Local News

Synthetic marijuana remains a concern to law enforcement

SEBRING - Although Florida banned the sale of synthetic marijuana two years ago, that doesn't mean its disappeared from the streets.

This past week, investigators from the state's Division of Alcoholic Beverages and Tobacco arrested an employee at Blue Streaks, a convenience store located across the street from Sebring High School, and charged him with two counts of sale of synthetic marijuana and two counts of possession of controlled substance with intent to sell or deliver.

Scott Edward DaSilva, 44, 908 Granby Ave., Sebring, was arrested after he was accused of selling synthetic marijuana to an agent of the state division on two occasions, Oct. 22, 2013, and Feb. 10, 2014.

An arrest affidavit accused DaSilva of illegally having 26 packages of synthetic marijuana in his business.

Capt. Randy LaBelle of the Highlands County Sheriff's Office said he believes Blue Streak is not the only convenience store that sells or has sold synthetic marijuana, even though the product is illegal.

While before it was made illegal in 2012 the synthetic marijuana was displayed openly, he said.

Now, sales are done under the table, which makes it harder for law enforcement to be able to make arrests, he said.

"They don't have it openly on their shelves," he said.

The same is true in other parts of Florida. Huffpost Miami reported last year that while most open sales of synthetic drugs had ended, the drug problem hadn't been completely eliminated. The Fort Myers News-Press reported last month that several people, including a Fort Myers man who won the opportunity to meet stars of "Breaking Bad," were arrested and accused of being part of a national synthetic marijuana distribution operation.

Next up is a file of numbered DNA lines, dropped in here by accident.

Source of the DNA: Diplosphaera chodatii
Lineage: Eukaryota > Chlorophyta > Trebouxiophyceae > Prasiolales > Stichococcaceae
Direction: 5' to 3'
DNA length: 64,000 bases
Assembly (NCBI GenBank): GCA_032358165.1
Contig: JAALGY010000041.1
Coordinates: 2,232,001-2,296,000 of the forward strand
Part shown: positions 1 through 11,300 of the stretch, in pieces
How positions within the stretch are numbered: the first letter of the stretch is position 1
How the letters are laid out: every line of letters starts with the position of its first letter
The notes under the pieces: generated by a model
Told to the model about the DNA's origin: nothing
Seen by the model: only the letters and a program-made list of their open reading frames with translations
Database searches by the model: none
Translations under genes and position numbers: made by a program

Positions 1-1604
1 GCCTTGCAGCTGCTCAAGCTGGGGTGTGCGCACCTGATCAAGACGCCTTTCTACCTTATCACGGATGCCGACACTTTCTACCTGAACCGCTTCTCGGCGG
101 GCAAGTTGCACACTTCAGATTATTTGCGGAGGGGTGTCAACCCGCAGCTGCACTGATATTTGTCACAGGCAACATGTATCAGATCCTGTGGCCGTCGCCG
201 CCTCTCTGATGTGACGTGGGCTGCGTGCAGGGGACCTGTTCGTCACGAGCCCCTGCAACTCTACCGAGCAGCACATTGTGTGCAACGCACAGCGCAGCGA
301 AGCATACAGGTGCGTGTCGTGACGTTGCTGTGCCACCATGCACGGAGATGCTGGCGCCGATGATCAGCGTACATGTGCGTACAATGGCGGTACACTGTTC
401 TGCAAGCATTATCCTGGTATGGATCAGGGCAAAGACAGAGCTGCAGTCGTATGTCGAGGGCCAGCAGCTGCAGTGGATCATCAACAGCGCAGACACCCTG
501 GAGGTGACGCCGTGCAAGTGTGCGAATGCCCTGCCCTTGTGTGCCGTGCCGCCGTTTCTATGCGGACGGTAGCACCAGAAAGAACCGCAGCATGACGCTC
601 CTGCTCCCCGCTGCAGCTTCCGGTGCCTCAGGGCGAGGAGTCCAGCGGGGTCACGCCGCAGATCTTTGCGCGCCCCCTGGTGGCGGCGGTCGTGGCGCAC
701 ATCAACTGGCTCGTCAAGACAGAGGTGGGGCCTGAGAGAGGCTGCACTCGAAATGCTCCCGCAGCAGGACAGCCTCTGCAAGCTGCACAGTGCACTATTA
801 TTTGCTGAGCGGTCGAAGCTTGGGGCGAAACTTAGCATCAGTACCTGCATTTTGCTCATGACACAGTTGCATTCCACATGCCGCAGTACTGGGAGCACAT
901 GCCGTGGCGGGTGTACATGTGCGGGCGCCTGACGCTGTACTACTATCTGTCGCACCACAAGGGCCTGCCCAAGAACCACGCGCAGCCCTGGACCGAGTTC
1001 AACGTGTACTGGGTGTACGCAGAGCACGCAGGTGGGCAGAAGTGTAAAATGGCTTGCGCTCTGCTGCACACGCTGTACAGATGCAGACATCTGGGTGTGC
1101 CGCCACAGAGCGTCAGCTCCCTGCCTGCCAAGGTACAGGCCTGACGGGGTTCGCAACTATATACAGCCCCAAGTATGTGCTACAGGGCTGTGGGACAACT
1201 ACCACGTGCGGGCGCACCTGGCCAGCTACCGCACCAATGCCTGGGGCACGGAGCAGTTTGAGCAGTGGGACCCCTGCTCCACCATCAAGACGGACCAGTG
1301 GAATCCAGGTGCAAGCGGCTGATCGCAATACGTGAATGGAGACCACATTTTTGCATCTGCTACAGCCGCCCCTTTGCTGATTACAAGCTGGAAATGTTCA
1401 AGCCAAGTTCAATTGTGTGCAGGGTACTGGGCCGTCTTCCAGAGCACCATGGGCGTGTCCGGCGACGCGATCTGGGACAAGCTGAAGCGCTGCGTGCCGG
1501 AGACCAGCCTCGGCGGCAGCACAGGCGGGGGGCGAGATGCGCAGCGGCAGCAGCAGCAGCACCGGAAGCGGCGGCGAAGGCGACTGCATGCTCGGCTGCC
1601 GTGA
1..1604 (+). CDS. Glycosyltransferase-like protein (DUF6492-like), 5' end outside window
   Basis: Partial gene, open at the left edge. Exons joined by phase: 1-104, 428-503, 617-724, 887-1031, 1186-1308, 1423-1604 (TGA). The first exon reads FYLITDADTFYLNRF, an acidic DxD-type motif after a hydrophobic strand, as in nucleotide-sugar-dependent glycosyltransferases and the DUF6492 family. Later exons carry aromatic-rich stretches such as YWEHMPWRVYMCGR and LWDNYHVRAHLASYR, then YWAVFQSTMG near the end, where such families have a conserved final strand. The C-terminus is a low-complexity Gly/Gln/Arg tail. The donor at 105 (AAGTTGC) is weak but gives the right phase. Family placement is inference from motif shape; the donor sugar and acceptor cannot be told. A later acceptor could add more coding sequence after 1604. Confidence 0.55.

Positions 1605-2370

Another substance called bath salts that was also sold legally and then made illegal isn't as much a problem, LaBelle said. That's because people are more apt to buy synthetic marijuana and see it as similar to real marijuana, he said.

But while some of the effects may be similar, the similarities end there, he said.

LaBelle said that with manufacturers constantly changing the chemicals with the aim that the substance is no longer covered by a law, no one can predict the effects, he said.

Although there's been no reports of deaths in Highlands County from use of synthetic marijuana, LaBelle said he's seen numerous cases where users had such toxic effects from the drugs that they had to go to a hospital emergency room.

LaBelle said that if someone dies from synthetic marijuana in Highlands County, the sheriff's office will aggressively attempt to find the seller and work to make sure the person feels the full effects of the law, making the case a top priority.

Convenience store owners and employees have been told about the harmful effects of the drug, but some care more about profits than about whether a young person will die or have major problems using it, he said.

When caught, he said, "The money they're making won't outweigh the consequences they face."


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